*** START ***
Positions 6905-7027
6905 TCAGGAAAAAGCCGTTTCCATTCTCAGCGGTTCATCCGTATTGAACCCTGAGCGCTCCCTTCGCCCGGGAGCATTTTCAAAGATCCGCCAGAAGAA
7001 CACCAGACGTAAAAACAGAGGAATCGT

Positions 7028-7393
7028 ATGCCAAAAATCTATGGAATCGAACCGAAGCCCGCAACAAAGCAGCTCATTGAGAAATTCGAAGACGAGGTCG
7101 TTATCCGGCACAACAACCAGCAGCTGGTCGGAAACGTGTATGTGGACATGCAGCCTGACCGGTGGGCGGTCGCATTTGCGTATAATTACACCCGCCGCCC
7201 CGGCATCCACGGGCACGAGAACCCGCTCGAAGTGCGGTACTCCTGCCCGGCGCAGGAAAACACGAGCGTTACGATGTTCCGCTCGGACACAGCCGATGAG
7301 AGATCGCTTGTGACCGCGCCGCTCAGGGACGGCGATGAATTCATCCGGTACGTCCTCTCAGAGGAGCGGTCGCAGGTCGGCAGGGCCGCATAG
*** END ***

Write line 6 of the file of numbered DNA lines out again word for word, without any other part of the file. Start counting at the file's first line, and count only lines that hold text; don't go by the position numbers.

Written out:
7101 TTATCCGGCACAACAACCAGCAGCTGGTCGGAAACGTGTATGTGGACATGCAGCCTGACCGGTGGGCGGTCGCATTTGCGTATAATTACACCCGCCGCCC